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When Hope's a Bummer: Citizens Slightly Less Pleased with e-Gov in the Age of Obama

BY Nancy Scola | Wednesday, April 29 2009

Citizens' satisfaction with government websites ticked down every so slightly in the first quarter of this year. According to a new report that applies the American Customer Satisfaction Index to users' happiness over federal e-government sites, satisfaction dropped half a point from Q4 2008's all-time high to 73.6. There's an obvious explanation for the decrease that you'll probably already thought of by the time you get to the end of this sentence. The authors of the report thought of it too -- peoples' expectations over just how awesome digital government should be have been inflated by the wired '08 presidential campaign and the early days of the Obama Administration. We expect more. Thus, we're more disappointed today when we dial up, saaaaay, oh, I dunno,, and find a horrendous mess of unnavigable text waiting for us there. Wasn't Obama supposed to fix that?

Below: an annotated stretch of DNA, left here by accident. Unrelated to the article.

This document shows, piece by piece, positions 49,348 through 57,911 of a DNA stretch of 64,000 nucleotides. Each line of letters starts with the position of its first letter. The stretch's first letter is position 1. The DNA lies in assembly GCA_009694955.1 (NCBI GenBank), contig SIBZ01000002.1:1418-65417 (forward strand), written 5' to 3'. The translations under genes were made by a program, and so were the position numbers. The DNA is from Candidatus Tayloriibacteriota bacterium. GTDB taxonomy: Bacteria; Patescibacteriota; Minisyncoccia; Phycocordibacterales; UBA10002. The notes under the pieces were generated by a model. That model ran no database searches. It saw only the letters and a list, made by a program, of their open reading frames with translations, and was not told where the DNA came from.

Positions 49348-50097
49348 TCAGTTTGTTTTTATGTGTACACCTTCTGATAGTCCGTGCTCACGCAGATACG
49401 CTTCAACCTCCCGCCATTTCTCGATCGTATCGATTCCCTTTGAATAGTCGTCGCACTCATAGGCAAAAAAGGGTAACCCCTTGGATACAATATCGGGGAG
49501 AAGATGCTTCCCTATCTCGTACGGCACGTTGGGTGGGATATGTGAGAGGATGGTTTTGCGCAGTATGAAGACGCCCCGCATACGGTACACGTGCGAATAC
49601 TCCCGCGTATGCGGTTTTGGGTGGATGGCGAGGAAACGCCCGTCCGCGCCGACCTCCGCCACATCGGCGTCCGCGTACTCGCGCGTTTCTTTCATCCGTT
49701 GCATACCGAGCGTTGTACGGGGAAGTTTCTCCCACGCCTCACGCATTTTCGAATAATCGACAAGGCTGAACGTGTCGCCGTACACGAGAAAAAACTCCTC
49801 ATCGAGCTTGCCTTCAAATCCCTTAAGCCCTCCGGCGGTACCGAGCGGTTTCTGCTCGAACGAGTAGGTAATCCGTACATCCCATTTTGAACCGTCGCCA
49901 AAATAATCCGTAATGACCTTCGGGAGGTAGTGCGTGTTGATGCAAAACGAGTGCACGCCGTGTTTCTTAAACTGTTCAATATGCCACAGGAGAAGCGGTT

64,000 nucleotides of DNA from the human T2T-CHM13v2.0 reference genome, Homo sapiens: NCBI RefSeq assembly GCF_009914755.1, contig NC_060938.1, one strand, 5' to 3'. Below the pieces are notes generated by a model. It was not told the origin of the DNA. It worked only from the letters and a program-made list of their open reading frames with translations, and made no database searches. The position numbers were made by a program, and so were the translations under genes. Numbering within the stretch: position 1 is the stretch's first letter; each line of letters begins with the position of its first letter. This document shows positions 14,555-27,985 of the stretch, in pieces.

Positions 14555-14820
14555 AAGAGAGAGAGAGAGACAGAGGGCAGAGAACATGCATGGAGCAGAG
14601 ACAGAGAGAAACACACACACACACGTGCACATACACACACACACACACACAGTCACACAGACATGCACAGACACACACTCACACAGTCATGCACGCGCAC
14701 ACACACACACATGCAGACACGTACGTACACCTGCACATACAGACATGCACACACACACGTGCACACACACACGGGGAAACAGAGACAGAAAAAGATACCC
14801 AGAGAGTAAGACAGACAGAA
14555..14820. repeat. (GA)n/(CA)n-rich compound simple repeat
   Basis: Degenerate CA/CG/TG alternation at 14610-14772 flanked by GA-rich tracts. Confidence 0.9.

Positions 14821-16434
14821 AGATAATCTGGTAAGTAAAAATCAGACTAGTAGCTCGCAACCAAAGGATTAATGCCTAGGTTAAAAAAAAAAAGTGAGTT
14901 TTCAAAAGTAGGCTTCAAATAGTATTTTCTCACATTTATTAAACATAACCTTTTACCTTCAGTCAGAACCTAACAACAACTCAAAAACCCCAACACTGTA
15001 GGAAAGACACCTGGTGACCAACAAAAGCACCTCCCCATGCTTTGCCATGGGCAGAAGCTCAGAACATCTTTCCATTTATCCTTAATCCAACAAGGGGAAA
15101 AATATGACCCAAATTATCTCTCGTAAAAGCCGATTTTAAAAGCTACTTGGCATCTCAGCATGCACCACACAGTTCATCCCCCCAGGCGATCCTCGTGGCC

NextGov's Aliya Sternstein has more. And if you work on or with a federal website, you're probably dying to know your score. Check out the handy little chart above. Keep in mind, as the report notes, that satisfaction with websites tends to hover near certain levels depending on the kind of site involved; for example, a score of 75 isn't bad for a site that simply publishes news and information. It's less impressive for a site where people expect to do stuff, like pay their taxes or apply for a government grant.

As a benchmark from outside government, mighty Google got an 86.